View details for DOI 10.1016/j.wneu.2016.04.019

    View details for PubMedID 27108030

  • Anti-CD47 Treatment Stimulates Phagocytosis of Glioblastoma by M1 and M2 Polarized Macrophages and Promotes M1 Polarized Macrophages In Vivo PLOS ONE Zhang, M., Hutter, G., Kahn, S. A., Azad, T. D., Gholamin, S., Xu, C. Y., Liu, J., Achrol, A. S., Richard, C., Sommerkamp, P., Schoen, M. K., McCracken, M. N., Majeti, R., Weissman, I., Mitra, S. S., Cheshier, S. H. 2016; 11 (4)

    Abstract

    Tumor-associated macrophages (TAMs) represent an important cellular subset within the glioblastoma (WHO grade IV) microenvironment and are a potential therapeutic target. TAMs display a continuum of different polarization states between antitumorigenic M1 and protumorigenic M2 phenotypes, with a lower M1/M2 ratio correlating with worse prognosis. Here, we investigated the effect of macrophage polarization on anti-CD47 antibody-mediated phagocytosis of human glioblastoma cells in vitro, as well as the effect of anti-CD47 on the distribution of M1 versus M2 macrophages within human glioblastoma cells grown in mouse xenografts. Bone marrow-derived mouse macrophages and peripheral blood-derived human macrophages were polarized in vitro toward M1 or M2 phenotypes and verified by flow cytometry. Primary human glioblastoma cell lines were offered as targets to mouse and human M1 or M2 polarized macrophages in vitro. The addition of an anti-CD47 monoclonal antibody led to enhanced tumor-cell phagocytosis by mouse and human M1 and M2 macrophages. In both cases, the anti-CD47-induced phagocytosis by M1 was more prominent than that for M2. Dissected tumors from human glioblastoma xenografted within NOD.Cg-Prkdcscid Il2rgtm1Wjl/SzJ mice and treated with anti-CD47 showed a significant increase of M1 macrophages within the tumor. These data show that anti-CD47 treatment leads to enhanced tumor cell phagocytosis by both M1 and M2 macrophage subtypes with a higher phagocytosis rate by M1 macrophages. Furthermore, these data demonstrate that anti-CD47 treatment alone can shift the phenotype of macrophages toward the M1 subtype in vivo.

    View details for DOI 10.1371/journal.pone.0153550

    View details for Web of Science ID 000374541200027

    View details for PubMedID 27092773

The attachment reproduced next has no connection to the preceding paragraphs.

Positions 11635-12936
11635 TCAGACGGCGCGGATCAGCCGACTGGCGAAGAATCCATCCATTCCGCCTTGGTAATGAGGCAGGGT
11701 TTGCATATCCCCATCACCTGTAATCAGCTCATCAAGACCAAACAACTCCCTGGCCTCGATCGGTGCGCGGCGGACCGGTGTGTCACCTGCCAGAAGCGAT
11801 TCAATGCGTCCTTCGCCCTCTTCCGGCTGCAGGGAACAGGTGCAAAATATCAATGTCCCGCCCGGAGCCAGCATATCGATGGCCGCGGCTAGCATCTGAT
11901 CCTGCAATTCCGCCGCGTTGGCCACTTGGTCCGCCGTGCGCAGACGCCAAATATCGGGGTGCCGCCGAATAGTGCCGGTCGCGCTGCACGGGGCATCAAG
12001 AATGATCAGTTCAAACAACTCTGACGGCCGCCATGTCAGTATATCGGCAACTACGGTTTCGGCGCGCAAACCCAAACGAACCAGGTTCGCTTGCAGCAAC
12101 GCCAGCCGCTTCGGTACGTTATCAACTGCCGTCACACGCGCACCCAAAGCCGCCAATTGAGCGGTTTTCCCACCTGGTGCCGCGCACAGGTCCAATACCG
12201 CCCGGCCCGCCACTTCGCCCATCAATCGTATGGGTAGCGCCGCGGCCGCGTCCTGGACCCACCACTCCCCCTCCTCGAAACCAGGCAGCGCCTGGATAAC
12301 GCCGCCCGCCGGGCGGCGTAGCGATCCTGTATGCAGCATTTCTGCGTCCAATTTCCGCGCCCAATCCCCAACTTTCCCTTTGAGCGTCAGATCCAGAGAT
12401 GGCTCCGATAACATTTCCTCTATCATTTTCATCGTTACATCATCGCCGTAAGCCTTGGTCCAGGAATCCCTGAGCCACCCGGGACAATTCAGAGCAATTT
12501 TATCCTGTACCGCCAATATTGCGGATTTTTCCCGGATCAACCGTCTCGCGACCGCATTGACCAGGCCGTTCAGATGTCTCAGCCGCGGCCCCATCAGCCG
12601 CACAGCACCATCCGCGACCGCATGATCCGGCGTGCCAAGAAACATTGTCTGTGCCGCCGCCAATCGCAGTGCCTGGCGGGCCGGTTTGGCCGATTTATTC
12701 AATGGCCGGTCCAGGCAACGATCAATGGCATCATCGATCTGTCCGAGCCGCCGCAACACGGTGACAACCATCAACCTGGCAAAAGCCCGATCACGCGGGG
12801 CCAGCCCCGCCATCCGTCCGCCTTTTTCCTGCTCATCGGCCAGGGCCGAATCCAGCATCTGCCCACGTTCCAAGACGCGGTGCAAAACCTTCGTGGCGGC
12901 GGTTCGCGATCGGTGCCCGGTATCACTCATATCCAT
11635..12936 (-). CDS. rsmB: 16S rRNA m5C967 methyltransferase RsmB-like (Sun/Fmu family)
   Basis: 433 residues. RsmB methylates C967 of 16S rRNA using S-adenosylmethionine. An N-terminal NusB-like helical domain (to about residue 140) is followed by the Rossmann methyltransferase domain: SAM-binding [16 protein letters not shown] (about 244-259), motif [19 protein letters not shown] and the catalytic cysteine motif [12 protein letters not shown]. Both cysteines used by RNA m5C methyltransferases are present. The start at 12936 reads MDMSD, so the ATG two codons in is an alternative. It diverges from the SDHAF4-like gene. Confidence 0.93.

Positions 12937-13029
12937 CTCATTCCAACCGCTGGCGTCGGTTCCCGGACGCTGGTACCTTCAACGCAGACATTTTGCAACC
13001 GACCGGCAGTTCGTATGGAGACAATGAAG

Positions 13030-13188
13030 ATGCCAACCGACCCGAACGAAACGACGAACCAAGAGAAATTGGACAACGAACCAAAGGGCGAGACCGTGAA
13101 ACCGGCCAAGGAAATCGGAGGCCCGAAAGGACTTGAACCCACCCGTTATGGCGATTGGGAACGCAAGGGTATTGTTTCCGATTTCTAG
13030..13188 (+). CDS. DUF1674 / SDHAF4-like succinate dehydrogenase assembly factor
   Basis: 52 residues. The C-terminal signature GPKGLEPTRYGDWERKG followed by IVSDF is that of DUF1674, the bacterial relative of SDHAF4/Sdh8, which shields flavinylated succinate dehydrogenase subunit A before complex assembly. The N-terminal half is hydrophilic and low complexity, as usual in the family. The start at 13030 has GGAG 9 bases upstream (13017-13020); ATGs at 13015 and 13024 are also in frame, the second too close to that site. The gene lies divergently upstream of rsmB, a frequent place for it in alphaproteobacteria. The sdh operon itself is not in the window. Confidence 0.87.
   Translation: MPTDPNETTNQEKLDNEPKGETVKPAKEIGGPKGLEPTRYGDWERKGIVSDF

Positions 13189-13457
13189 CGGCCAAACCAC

View details for PubMedCentralID PMC4836698

  • Intracranial Dislocation of the Mandibular Condyle: A Case Report and Literature Review WORLD NEUROSURGERY Zhang, M., Alexander, A. L., Most, S. P., Li, G., Harris, O. A. 2016; 86

    View details for DOI 10.1016/j.wneu.2015.09.007

    View details for PubMedID 26365884

  • Neural Placode Tissue Derived From Myelomeningocele Repair Serves as a Viable Source of Oligodendrocyte Progenitor Cells. Neurosurgery Mitra, S. S., Feroze, A. H., Gholamin, S., Richard, C., Esparza, R., Zhang, M., Azad, T. D., Alrfaei, B., Kahn, S. A., Hutter, G., Guzman, R., Creasey, G. H., Plant, G. W., Weissman, I. L., Edwards, M. S., Cheshier, S. 2015; 77 (5): 794-802

    Abstract

    The presence, characteristics, and potential clinical relevance of neural progenitor populations within the neural placodes of myelomeningocele patients remain to be studied. Neural stem cells are known to reside adjacent to ependyma-lined surfaces along the central nervous system axis.Given such neuroanatomic correlation and regenerative capacity in fetal development, we assessed myelomeningocele-derived neural placode tissue as a potentially novel source of neural stem and progenitor cells.Nonfunctional neural placode tissue was harvested from infants during the surgical repair of myelomeningocele and subsequently further analyzed by in vitro studies, flow cytometry, and immunofluorescence. To assess lineage potential, neural placode-derived neurospheres were subjected to differential media conditions. Through assessment of platelet-derived growth factor receptor ? (PDGFR?) and CD15 cell marker expression, Sox2+Olig2+ putative oligodendrocyte progenitor cells were successfully isolated.PDGFR?CD15 cell populations demonstrated the highest rate of self-renewal capacity and multipotency of cell progeny. Immunofluorescence of neural placode-derived neurospheres demonstrated preferential expression of the oligodendrocyte progenitor marker, CNPase, whereas differentiation to neurons and astrocytes was also noted, albeit to a limited degree.Neural placode tissue contains multipotent progenitors that are preferentially biased toward oligodendrocyte progenitor cell differentiation and presents a novel source of such cells for use in the treatment of a variety of pediatric and adult neurological disease, including spinal cord injury, multiple sclerosis, and metabolic leukoencephalopathies.

    View details for DOI 10.1227/NEU.0000000000000918

    View details for PubMedID 26225855

  • Anterior Versus Posterior Approach for Multilevel Degenerative Cervical Disease A Retrospective Propensity Score-Matched Study of the MarketScan Database SPINE Cole, T., Veeravagu, A., Zhang, M., Azad, T. D., Desai, A., Ratliff, J. K. 2015; 40 (13): 1033-1038

    Abstract